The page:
A Right to Conscientious Objection Beyond the Military Context?

by | Apr 25, 2024

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About John Adenitire

Dr John Adenitire is a Senior Lecturer in the School of Law at Queen Mary University of London. His research has focused on the moral and legal right to exemption for conscientious objectors from a wide variety of legal obligations, including anti-discrimination norms. He is currently working on a book project on non-human animals in constitutional law and theory. He writes in the fields of public law, legal theory, comparative public law, and law and religion.

The European Court of Human Rights (ECtHR) recently held that Türkiye violated Article 9 of the Convention (freedom of conscience) when it convicted the Applicant, Mr Murat Kanatli, for refusing to perform his one day of military service as a reservist. Mr Kanatli is an atheist and holds sincere pacifist and anti-militarist beliefs. He is also the Cypriot representative of the European Bureau for Conscientious Objection. He had told the Turkish authorities that he was prepared to perform alternative civilian service. However, Turkish law did not allow for this, and Mr Kanatli was first fined and then imprisoned for ten days when he refused to pay the fine. The ECtHR, following well-established precedent, held that the Turkish failure to provide for a right to conscientious objection violated Article 9 of the Convention and awarded Mr Kanatli compensation and costs for the violation.

The significance of this case is not in its recognition of a right to conscientious objection to military service even as a reservist. Despite decades of the European Commission of Human Rights (a Convention body which has ceased its functions) refusing to recognise a right to conscientiously object to military service, the ECtHR recognised such a right in Bayatyan v Armenia in 2011. It is also clear that atheists such as Mr Kanatli enjoy the protection of Article 9 given that the Court states in every Article 9 judgment that the right ‘is a precious asset for atheists, agnostics, sceptics and the unconcerned’. Perhaps, the significance of the case lies in the fact that it is the first time that the Court has recognised the right in the context of a request to perform military service only on a single day.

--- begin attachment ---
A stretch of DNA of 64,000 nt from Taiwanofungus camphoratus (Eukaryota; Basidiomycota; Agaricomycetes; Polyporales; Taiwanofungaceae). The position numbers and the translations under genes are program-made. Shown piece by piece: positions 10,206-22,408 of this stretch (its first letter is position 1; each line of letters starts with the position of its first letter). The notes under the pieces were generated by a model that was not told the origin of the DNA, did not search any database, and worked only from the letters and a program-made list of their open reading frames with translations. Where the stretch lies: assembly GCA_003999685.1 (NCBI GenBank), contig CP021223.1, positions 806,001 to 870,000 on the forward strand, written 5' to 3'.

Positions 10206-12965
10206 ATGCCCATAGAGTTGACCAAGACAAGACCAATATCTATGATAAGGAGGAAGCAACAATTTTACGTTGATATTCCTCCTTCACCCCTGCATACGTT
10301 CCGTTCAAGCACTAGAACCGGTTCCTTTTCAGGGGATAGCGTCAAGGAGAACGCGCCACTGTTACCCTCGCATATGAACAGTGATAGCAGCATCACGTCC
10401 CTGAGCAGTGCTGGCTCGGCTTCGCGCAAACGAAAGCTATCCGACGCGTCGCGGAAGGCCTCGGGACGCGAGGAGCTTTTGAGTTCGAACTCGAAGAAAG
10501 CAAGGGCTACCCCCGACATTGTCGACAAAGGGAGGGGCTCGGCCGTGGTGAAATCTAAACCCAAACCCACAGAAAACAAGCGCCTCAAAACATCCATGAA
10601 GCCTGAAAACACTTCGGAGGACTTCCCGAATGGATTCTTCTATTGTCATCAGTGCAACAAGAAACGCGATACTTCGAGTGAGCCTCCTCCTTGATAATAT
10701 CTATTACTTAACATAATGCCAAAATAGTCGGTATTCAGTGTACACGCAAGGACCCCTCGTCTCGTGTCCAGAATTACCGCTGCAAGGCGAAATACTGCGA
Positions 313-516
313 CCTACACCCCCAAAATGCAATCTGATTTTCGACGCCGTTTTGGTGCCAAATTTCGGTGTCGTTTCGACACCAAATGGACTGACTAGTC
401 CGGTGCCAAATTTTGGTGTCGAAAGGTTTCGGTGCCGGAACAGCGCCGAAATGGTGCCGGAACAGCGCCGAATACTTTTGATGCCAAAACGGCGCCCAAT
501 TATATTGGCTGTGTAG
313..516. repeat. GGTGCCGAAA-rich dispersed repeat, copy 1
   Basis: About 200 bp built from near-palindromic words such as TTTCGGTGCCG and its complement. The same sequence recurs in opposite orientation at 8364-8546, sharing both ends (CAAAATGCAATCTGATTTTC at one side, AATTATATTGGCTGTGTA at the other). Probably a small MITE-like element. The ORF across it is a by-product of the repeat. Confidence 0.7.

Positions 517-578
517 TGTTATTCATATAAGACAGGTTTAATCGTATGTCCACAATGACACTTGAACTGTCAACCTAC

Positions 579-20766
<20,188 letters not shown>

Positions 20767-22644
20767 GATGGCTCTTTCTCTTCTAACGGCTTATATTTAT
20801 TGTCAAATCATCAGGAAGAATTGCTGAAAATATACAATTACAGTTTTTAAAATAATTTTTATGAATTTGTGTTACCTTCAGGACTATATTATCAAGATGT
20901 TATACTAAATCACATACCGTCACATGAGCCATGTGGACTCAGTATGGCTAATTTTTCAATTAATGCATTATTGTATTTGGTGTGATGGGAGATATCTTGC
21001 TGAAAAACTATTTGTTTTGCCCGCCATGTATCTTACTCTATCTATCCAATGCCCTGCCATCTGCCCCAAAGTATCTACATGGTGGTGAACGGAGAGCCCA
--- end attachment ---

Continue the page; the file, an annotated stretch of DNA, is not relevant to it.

Nevertheless, I would caution against viewing this case as particularly significant other than for the Applicant. In fact, it may reinforce an erroneous impression that a right to conscientious objection is only relegated to the context of military service. When, for example, the European Bureau for Conscientious Objection calls for the recognition of this right, it makes clear that it calls for it only in the context of opposition to military service. However, as I have argued in detail, the law of various liberal States and of the ECHR has long recognised a right to object to any legal obligation whatsoever. Accordingly, anti-vaxxers, 5G conspiracy theorists, those opposed to abortion, those opposed to same-sex marriage, and many others could invoke the right to try to escape complying with their legal obligations. Of course, those with more progressive causes, such as pacifists, vegans, those that support assisted suicide, those that support a right to abortion, and many others, could also invoke the right.

A right to conscientious objection is a very expansive right which, depending on those who invoke it, may be used for good or ill. So why should the Convention or liberal States recognise such a right given the possibility for abuse? Arguably, because liberalism calls for respect for people’s conscience, given its importance for personal autonomy. Respecting conscience also entails regard for people’s wellbeing and personal identity, given the harm of being compelled to act in a way that violates your deepest convictions which are constitutive of your personal identity. Accordingly, recognising the right may be a requirement of every institution, such as the ECtHR, which claims liberal credentials. Furthermore, the right is not absolute and so courts can deny granting exemptions if there are good reasons (e.g. public health or the rights of others) for doing so. Given that they are ways to manage risks associated with the freedom of conscience, all liberals should be in support of a right to conscientious objection which extends beyond the military context.

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